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World War I

Japan entered World War I on the side of the Allies, against Germany and Austria, as a natural prolongation of the 1902 Anglo-Japanese Alliance. After the Battle of Tsingtao, an Anglo-Japanese siege, the Japanese Navy seized the German naval base of Tsingtao on the Shantung peninsula in China, in November 1914. Concurrently a battle group was sent to the central Pacific in August and September to pursue the German East Asiatic squadron, which then moved into the Southern Atlantic, where it encountered British naval forces and was destroyed at the Battle of the Falkland Islands. Japan seized the former possessions of Germany in Micronesia on this occasion (the Mariana Islands (excluding Guam), Caroline Islands and Marshall Islands), which remained Japanese colonies until the end of World War II, under the League of Nations' South Pacific Mandate.

Japanese armoured cruiser Nisshin in the Mediterranean (Malta, 1919).
Japanese armoured cruiser Nisshin in the Mediterranean (Malta, 1919).

Hard pressed in Europe, where it had only a narrow margin of superiority against Germany, Britain had requested, but was denied, the loan of Japan's four newest Kongō-class battleships (Kongō, Hiei, Haruna, Kirishima), the first ships in the world to be equipped with 14-inch (356 mm) guns, and the most advanced capital ships in the world at the time of their launch.[11]

Following further request to contribute to the conflict, and the advent of unrestricted German submarine warfare from 1917, the Imperial Japanese Navy sent a special force of destroyers to the Mediterranean in March 1917. The fleet, consisting of one armoured cruiser, Nisshin, and eight of the Navy's newest destroyers under Admiral Satō Kōzō, was based in Malta and efficiently protected allied shipping between Marseilles, Taranto and ports in Egypt until the end of the War. One destroyer, Sakaki, was torpedoed by an Austrian submarine with the loss of 59 officers and men.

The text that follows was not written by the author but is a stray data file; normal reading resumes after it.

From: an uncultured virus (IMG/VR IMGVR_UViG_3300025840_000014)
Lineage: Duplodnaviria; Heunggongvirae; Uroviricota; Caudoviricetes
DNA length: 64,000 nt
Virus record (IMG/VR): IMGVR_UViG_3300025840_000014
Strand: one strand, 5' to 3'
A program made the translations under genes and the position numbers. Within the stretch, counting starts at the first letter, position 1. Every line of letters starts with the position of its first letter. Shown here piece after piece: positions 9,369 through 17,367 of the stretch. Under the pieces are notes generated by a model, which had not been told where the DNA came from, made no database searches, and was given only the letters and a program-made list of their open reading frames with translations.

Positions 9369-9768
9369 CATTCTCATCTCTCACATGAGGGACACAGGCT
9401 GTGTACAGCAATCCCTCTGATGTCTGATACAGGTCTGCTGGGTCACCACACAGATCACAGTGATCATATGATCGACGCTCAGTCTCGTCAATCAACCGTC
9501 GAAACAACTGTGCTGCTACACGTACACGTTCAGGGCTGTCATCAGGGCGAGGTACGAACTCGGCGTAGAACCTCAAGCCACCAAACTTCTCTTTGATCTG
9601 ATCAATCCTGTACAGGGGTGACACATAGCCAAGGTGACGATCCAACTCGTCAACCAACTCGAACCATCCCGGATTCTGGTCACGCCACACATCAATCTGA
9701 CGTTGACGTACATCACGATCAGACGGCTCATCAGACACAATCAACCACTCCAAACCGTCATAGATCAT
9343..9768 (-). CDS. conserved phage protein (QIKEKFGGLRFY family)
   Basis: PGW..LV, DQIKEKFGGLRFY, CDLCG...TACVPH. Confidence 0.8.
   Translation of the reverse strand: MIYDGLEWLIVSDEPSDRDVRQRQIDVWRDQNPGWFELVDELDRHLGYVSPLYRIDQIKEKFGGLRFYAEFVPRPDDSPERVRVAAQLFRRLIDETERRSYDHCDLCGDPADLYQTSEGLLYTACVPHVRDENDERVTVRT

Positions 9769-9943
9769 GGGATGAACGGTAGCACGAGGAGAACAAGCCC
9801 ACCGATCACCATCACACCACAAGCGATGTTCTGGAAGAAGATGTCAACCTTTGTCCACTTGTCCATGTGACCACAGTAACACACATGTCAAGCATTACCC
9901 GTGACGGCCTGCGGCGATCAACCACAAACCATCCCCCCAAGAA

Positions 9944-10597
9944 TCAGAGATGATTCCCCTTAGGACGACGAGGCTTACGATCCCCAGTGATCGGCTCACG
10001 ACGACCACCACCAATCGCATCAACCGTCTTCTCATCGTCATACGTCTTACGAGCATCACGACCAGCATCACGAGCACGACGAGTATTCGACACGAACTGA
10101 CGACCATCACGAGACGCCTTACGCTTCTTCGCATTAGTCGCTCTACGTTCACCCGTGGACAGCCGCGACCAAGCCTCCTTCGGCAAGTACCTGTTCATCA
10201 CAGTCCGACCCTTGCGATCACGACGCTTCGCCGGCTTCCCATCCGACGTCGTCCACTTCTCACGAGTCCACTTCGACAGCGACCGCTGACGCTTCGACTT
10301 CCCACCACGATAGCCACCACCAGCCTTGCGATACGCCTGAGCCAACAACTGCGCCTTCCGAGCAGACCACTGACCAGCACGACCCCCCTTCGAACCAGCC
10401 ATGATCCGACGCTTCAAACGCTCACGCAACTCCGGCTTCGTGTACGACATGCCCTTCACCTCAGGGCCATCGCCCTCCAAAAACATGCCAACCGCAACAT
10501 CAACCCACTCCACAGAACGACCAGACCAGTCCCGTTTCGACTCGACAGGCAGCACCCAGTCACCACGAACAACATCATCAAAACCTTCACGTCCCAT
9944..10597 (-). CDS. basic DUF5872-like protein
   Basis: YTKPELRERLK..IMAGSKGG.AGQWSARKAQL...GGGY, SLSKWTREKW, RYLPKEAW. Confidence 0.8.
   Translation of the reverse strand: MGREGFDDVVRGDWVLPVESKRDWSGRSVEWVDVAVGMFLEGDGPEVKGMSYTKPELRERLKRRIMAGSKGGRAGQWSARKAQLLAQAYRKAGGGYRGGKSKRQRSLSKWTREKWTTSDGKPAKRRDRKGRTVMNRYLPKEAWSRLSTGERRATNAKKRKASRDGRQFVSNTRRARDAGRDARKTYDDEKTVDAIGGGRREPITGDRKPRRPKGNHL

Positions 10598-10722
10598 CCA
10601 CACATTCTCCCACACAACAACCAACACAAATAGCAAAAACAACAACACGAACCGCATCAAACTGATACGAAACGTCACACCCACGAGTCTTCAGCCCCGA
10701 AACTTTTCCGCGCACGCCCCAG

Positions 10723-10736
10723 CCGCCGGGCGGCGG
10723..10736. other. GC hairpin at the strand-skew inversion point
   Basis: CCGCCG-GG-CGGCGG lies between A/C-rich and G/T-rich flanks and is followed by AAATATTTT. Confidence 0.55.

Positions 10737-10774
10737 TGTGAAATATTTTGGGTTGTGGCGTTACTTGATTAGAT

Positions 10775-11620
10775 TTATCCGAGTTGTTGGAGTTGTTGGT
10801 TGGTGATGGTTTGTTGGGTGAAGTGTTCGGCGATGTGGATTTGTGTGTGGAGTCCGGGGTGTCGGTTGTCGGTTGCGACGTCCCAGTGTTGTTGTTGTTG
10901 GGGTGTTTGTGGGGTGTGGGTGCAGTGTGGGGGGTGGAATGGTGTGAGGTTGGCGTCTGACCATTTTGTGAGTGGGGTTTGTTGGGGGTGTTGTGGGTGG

After the conflict, the Japanese Navy received seven German submarines as spoils of war, which were brought to Japan and analysed, contributing greatly to the development of the Japanese submarine industry.[12]

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Interwar years

It has been suggested that Treaty Faction, and Fleet Faction be merged into this article or section. (Discuss)

In the years before WW II the IJN began to structure itself specifically to fight the United States. A long stretch of militaristic expansion and the start of the Second Sino-Japanese war in 1937 had alienated the United States, and the country was seen as a rival of Japan.

Hosho, the first purpose-designed aircraft carrier in the world to be completed (1922)